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Doctor handwriting can lead to patient deaths

Doctor handwriting can lead to patient deaths

Do you remember playing doctor and patient when you were younger? The most entertaining part about playing the doctor was being able to scribble down the prescription. The “Doctor Handwriting” we called it. We all felt like a real doctor as soon as we adopted the handwriting. It is almost an identity that has been attached to the title. It is however causing the deaths of many patients in Canada. According to the National Academies of Science Institution of Medicine (IOM), almost 7,000 people are killed by illegible handwriting annually. With the progression of technology in the workplace over the past few decades, surely these minuscular problems could be fixed.

Restaurants have taken their paper pads and replaced it with IPads, which could potentially be adopted by Doctors. This is probably not the first time you are reading about the handwriting issue of doctors, even children knew it when they played Doctor.


Berwick, & Winickoff, 1996 conducted a study to determine whether the handwriting of a physician is worse than a non-healthcare professional. What was interesting, is that the result showed both groups fell between the average handwriting legibility spectrum. Weird, right? So why are people dying if the handwriting is just average?

It shows that while a physician may have average handwriting, the definition of average is mere perspective. This then led to the conclusion that the illegibility may have less to do with the writing but using handwriting itself as a form of communication. This study was conduced in 1996, and yet 7,000 patients are dying each year due to the ancient method of pen and paper in 2017.

We are not short of technology that can replace pen and paper. There are many applications that can help this prevailing issue. These applications have the potential to eliminate illegible handwriting thus potentially reducing the number of preventable deaths. The game of charades ought to stop, it is putting patient lives in danger.

There are several other reasons to start the electronic era at medical institution. For one, it will save paper. Yes, we have heard this one before; go paperless. Think of it this way, it is like killing two birds with one stone. Saving the environment and no stress from illegible handwriting. Working at a physiotherapist clinic, a task was to type up the initial assessment papers that physiotherapists completed by hand. I never understood this and yes to everyone's surprise, I had difficulty reading the handwriting. This is not only wasted time, it also prolonged my task, as I had to call the individual to verify or wait until the next morning. Would it not have been easier if they just filled it out themselves online?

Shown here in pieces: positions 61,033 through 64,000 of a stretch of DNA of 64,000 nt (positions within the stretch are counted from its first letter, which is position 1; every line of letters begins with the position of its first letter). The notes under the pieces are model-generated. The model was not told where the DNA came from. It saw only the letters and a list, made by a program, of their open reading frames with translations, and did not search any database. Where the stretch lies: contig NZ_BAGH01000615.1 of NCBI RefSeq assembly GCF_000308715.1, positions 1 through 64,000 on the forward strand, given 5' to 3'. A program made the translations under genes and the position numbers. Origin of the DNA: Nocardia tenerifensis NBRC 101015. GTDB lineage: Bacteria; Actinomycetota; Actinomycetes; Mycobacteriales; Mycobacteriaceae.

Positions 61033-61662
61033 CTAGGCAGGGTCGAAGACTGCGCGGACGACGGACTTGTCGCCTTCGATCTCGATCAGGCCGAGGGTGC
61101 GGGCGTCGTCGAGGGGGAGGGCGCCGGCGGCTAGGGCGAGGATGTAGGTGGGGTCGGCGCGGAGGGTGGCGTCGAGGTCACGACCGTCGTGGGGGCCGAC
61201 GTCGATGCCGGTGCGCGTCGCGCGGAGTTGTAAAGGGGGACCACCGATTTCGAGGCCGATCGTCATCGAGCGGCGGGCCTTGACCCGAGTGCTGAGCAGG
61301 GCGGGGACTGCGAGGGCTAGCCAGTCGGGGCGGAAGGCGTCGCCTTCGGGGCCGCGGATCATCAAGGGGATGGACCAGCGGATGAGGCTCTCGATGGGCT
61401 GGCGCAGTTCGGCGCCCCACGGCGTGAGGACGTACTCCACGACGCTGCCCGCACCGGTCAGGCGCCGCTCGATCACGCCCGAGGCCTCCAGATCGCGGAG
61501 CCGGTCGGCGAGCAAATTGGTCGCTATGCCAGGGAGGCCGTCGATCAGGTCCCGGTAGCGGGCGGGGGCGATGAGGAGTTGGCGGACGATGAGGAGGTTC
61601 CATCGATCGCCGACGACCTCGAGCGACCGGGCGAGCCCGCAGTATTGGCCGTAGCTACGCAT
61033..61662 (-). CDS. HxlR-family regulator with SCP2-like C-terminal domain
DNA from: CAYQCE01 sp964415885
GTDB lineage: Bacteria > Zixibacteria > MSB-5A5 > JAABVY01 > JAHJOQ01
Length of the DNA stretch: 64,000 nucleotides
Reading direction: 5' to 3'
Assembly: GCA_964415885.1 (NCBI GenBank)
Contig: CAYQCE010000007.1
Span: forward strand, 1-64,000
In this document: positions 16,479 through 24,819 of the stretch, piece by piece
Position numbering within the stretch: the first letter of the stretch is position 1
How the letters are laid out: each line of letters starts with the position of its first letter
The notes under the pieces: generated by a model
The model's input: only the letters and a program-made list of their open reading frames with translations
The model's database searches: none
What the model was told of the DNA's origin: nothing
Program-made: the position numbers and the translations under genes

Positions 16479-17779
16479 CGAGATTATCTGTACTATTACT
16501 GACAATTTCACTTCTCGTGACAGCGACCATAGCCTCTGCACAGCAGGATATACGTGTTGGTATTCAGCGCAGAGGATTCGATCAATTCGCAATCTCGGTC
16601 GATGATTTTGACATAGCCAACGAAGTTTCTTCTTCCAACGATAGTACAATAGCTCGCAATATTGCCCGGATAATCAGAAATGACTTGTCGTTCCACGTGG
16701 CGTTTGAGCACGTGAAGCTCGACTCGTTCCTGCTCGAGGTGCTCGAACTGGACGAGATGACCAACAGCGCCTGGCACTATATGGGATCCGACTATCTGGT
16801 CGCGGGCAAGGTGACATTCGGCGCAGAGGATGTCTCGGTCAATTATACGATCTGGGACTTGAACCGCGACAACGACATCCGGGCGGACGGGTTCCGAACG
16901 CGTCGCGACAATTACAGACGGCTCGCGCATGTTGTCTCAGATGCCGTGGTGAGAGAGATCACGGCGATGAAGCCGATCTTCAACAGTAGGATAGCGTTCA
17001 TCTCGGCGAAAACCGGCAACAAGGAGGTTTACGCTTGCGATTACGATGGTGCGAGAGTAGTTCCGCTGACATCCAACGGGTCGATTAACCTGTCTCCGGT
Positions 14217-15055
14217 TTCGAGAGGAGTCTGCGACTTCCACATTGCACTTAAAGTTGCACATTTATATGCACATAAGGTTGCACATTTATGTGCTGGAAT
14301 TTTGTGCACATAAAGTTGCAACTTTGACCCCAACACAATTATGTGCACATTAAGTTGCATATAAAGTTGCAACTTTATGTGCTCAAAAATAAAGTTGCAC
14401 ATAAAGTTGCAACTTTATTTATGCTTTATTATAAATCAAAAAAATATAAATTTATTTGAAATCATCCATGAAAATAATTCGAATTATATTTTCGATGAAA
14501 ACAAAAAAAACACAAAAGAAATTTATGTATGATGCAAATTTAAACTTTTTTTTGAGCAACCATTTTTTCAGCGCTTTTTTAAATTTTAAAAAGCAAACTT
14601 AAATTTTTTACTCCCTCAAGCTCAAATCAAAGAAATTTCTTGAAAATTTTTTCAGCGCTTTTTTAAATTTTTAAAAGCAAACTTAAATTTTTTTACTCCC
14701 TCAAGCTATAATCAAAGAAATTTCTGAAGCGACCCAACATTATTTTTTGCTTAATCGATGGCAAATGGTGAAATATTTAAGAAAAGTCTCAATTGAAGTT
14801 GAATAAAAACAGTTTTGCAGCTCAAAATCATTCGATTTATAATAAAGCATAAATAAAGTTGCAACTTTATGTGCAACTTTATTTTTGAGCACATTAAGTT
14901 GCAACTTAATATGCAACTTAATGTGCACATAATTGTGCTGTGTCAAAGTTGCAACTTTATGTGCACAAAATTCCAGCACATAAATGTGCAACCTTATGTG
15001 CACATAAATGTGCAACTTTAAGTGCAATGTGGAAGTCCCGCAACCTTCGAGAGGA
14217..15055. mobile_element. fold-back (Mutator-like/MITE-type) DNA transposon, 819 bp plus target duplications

One of the biggest reasons why doctors have not taken up the electronic data recording methods is the lack of funds within hospitals. It is understandable that it will cost an incredible amount of money for the medical companies to take up the technology provided to them. Having said this, are we putting a price on a person's life?

So, what can we do in the meantime to help medical institutions to adopt the electronic age and let the dinosaur age go extinct?

1) Raise awareness

Although there is significant amount of news about sloppy doctors, the push to convert to electronic method needs more people, now more than ever.

2) Get involved

By helping to raise funds, we can find potential sponsors who may be willing to invest in the technology which could reduce the financial concerns that hospitals hold right now. You can also get involved by working for a company that has started to look into changing pencil/Paper.

This post was written by Theeba Chuciyanthan


Berwick, D., & Winickoff, D. (1996). The truth about doctors' handwriting: a prospective study. BMJ, 313(7072), 1657-1658.

Sokol, D. K., & Hettige, S. (2006). Poor handwriting remains a significant problem in medicine. Journal of the Royal Society of Medicine, 99(12), 645–646.

Saif Murtaza

Saif Murtaza

Business Development Officer @ Hypercare. I like writing things :)

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